Small amounts of ammonium (NH4+) can increase growth of maize (Zea mays)
Tester, Mark A.
KAUST DepartmentBiological and Environmental Sciences and Engineering (BESE) Division
Desert Agriculture Initiative
Plant Science Program
Online Publication Date2016-09-16
Print Publication Date2016-12
Permanent link to this recordhttp://hdl.handle.net/10754/622124
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AbstractNitrate (NOequation image) and ammonium (NHequation image) are the predominant forms of nitrogen (N) available to plants in agricultural soils. Nitrate concentrations are generally ten times higher than those of NHequation image and this ratio is consistent across a wide range of soil types. The possible contribution of these small concentrations of NHequation image to the overall N budget of crop plants is often overlooked. In this study the importance of this for the growth and nitrogen budget of maize (Zea mays L.) was investigated, using agriculturally relevant concentrations of NHequation image. Maize inbred line B73 was grown hydroponically for 30 d at low (0.5 mM) and sufficient (2.5 mM) levels of NOequation image. Ammonium was added at 0.05 mM and 0.25 mM to both levels of NOequation image. At low NOequation image levels, addition of NHequation image was found to improve the growth of maize plants. This increased plant growth was accompanied by an increase in total N uptake, as well as total phosphorus, sulphur and other micronutrients in the shoot. Ammonium influx was higher than NOequation image influx for all the plants and decreased as the total N in the nutrient medium increased. This study shows that agriculturally relevant proportions of NHequation image supplied in addition to NOequation image can increase growth of maize.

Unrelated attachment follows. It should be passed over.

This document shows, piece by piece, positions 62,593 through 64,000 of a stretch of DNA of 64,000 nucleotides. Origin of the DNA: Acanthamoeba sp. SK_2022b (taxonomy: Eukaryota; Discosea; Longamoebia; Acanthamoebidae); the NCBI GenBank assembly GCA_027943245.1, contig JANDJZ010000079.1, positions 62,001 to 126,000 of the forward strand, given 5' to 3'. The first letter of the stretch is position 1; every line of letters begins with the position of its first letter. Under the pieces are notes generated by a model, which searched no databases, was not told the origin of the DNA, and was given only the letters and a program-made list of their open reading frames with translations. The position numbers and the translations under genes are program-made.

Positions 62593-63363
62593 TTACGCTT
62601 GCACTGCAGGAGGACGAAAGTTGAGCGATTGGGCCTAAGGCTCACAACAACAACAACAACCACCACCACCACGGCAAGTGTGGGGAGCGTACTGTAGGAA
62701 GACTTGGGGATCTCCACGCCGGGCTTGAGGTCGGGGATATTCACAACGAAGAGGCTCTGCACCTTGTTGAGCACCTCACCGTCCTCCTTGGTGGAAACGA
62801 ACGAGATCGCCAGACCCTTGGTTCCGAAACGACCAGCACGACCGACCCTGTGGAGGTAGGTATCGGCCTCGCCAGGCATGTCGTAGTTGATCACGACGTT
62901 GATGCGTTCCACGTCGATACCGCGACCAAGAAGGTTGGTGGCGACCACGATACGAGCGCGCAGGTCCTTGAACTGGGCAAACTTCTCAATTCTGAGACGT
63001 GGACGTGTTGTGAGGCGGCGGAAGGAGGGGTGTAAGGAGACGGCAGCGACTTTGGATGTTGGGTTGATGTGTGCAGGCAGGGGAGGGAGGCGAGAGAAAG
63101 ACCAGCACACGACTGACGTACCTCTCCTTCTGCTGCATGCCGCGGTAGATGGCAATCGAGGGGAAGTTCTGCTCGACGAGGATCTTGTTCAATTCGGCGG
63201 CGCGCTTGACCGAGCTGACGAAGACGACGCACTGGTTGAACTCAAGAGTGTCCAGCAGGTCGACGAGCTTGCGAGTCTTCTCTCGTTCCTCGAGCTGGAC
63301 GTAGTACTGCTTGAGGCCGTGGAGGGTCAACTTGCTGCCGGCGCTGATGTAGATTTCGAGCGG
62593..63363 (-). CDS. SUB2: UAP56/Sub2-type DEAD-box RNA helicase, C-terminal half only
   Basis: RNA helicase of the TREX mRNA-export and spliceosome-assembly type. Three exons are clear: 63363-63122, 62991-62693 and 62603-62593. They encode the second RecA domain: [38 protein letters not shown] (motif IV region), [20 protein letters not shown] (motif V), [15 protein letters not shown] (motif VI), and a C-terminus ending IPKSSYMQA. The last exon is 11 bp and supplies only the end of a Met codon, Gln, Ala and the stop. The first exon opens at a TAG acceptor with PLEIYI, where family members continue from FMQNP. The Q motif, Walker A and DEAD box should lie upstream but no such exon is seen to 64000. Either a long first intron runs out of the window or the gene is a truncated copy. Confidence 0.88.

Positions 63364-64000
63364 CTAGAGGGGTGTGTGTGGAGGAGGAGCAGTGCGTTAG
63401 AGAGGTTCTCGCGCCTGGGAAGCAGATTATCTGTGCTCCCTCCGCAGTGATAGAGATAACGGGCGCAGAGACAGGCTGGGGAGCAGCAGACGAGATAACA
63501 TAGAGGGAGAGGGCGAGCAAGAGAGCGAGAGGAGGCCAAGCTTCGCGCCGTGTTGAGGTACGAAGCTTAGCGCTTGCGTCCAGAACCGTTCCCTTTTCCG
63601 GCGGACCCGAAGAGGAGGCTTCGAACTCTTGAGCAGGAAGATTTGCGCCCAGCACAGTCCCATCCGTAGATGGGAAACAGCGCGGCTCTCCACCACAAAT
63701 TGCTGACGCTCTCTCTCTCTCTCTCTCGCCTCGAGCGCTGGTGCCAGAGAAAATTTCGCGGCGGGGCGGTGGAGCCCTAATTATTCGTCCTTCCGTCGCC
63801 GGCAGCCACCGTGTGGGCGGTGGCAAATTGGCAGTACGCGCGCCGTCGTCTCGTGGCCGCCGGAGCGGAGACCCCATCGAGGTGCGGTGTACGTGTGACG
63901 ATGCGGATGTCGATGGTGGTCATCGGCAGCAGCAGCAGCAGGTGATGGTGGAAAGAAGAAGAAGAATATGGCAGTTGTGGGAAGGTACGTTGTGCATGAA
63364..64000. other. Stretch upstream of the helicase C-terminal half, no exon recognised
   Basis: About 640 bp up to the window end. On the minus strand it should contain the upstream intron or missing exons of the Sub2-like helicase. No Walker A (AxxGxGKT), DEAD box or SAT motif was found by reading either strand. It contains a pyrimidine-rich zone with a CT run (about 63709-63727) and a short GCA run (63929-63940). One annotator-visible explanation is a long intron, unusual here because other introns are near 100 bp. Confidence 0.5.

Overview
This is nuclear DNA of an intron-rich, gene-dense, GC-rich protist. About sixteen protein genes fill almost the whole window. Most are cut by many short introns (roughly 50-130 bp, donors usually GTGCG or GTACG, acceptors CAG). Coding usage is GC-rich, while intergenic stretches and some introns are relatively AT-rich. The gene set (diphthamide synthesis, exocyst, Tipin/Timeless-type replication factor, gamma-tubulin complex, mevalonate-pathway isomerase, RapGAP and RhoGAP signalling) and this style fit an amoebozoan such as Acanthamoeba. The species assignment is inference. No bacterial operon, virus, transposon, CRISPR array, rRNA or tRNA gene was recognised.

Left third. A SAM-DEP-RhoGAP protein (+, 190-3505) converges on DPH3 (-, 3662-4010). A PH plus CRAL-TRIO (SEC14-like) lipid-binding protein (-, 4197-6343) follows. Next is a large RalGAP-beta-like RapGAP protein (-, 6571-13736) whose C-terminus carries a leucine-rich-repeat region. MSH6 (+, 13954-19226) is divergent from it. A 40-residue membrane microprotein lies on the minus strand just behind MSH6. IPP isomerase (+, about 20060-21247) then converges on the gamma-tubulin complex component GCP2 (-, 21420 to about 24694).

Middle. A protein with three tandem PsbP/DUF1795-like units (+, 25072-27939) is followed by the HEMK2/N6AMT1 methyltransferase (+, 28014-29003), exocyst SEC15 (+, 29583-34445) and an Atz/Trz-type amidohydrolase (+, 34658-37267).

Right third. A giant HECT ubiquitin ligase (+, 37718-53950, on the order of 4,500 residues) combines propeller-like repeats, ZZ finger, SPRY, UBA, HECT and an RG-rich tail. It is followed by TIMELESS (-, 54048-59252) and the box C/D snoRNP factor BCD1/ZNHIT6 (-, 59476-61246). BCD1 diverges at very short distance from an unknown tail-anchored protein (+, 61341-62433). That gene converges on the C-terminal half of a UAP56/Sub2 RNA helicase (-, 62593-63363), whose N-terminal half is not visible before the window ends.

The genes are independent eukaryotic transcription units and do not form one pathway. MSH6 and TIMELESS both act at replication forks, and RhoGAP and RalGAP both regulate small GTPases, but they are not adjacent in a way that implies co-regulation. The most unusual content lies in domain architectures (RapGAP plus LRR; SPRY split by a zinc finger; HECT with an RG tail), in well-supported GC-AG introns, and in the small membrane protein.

CitationGeorge J, Holtham L, Sabermanesh K, Heuer S, Tester M, et al. (2016) Small amounts of ammonium (NH4+) can increase growth of maize (Zea mays). Journal of Plant Nutrition and Soil Science 179: 717–725. Available: http://dx.doi.org/10.1002/jpln.201500625.
SponsorsThe authors would like to acknowledge the technical assistance provided by research and technical staff at Australian Centre for Plant Functional Genomics (ACPFG) and Plant Research Centre in the University of Adelaide. This study was funded by the Australian Centre for Plant Functional Genomics (ACPFG), the Grains Research and Development Corporation (GRDC), and Australian Research Council Linkage Grant (LP130101055).